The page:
Published August 16, 2013
Like thousands of other moms, I was thankful when The Children’s Place was shamed into taking a few of their girls' T-shirts off store shelves earlier this summer.
The shirts in question displayed some sexist quotes like: “Born to wear diamonds” and a checklist of “my best subjects” with things such as “SHOPPING” and “DANCING” checked off, while the subject of MATH was left unchecked -- with the words “well, nobody’s perfect:”
Even more bothersome? Jane T. Elfers, CEO of The Children’s Place is a woman!
It seems like every year we see stories like this:
- In 2011, J.C. Penny had a T-shirt with these words on it: “We’re too pretty to do homework, so we get our brothers to do it for us.”
- And then Forever 21 came out with a shirt that declared: “allergic to algebra”
This subject hits home for me, because when I was a little girl I excelled in math and loved science. I was never told explicitly that girls could not excel in these subjects, but there is a subtle message, nonetheless.
When I started getting a little older the message became clearer, at the same time girls gravitated to cheerleading and boyfriends, one high school teacher said in class that boys were just more “natural” when it came to math and science! And I remember all of a sudden thinking that maybe I was weird or odd; so much for science club.
I also remember when we had “career days” in school girls would stay away from picking jobs like engineering or science. And being a CEO of a company? That was unheard of!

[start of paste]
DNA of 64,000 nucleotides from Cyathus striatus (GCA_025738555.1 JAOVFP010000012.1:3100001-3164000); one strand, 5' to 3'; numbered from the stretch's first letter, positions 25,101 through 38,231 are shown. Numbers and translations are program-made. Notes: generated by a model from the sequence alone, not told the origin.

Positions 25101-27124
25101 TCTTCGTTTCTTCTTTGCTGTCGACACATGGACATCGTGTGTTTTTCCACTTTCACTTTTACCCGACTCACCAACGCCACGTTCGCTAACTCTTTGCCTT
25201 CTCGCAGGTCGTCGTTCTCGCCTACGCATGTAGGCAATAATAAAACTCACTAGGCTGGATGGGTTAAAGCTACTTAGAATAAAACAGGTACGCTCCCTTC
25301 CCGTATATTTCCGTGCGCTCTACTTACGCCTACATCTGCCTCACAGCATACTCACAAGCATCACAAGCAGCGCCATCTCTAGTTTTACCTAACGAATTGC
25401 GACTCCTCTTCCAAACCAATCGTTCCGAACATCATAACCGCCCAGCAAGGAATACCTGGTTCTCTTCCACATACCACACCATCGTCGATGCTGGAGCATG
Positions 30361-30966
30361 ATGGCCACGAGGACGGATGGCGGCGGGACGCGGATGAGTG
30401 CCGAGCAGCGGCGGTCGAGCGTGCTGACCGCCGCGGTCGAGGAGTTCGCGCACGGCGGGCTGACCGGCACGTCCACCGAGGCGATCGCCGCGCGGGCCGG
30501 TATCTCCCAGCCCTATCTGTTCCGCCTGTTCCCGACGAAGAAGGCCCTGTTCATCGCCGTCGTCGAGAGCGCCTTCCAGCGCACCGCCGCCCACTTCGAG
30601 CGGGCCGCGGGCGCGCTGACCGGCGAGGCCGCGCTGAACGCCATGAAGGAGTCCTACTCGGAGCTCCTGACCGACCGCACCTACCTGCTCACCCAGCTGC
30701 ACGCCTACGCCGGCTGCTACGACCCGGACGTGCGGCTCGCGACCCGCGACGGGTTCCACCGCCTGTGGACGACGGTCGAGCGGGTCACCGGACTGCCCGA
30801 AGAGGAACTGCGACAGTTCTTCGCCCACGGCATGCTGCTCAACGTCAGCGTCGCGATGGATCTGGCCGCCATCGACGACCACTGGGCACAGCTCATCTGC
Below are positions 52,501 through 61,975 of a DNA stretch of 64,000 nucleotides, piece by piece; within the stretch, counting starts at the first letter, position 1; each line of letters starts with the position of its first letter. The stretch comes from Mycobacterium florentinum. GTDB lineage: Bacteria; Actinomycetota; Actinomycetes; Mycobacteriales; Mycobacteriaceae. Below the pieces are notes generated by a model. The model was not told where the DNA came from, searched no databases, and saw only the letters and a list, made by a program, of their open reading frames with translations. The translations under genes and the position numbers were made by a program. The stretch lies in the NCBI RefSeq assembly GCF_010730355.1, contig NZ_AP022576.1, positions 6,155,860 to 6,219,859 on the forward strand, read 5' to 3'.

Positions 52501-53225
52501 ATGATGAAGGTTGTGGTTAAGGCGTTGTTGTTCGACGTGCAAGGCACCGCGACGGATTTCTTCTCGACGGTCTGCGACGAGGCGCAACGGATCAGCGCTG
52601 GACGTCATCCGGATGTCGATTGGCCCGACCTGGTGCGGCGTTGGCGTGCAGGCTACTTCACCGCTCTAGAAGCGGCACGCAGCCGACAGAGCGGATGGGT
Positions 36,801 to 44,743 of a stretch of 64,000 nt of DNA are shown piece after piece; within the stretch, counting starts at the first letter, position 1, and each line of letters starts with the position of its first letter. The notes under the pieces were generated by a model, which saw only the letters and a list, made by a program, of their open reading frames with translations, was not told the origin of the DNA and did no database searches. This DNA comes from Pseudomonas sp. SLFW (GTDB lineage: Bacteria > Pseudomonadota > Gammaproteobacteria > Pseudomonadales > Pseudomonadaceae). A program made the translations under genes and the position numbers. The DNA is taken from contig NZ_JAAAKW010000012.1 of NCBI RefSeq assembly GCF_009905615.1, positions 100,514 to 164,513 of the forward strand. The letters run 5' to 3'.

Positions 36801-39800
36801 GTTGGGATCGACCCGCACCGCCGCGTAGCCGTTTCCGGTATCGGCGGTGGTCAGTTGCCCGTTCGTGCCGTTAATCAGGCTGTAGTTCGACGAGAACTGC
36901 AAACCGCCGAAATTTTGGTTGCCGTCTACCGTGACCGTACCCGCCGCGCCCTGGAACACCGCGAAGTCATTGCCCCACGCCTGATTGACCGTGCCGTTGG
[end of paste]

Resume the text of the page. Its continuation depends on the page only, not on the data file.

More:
Unfortunately, statistics still show that women are still at a disadvantage when it comes to enrolling in subjects that have to do with math and science.
According to a recent report by the Labor Department, in the next ten years, 80 percent of all jobs will require technical skills. And jobs in the science, technology, engineering and math (STEM) fields are expected to grow twice as fast as all jobs.
Unfortunately, despite gains by women, social factors still play a big role in maintaining a gender gap in the science and engineering fields.
And even though we’re starting to see more female doctors and executives on television, it’s still obvious there’s a lot more catching up to do in promoting women in roles that have predominately been a “man’s job.”
I know that as a parent, I’m going to make sure my boys grow up knowing that they can do anything they set their mind to doing.
I will support whatever career path they wish to follow. And if I had a little girl, I would do the same thing my parents did – and that was encourage me to take part in science fairs (I won first prize in Grade 4 and 5!), help with homework and be involved in your children’s classes. Ask questions of your child’s teachers and be aware of what they’re being taught in school.
And in the meantime: Attention children's clothing companies: Get with the program this school year and use your brain to set an example!
For instance, how about some T-shirts that say: “I’m cute, and I’m also great in math and science!”
Or “Born to love algebra!”
How about Classy and Clever in Calculus?
I’d be the first in line asking if they made them in women sizes!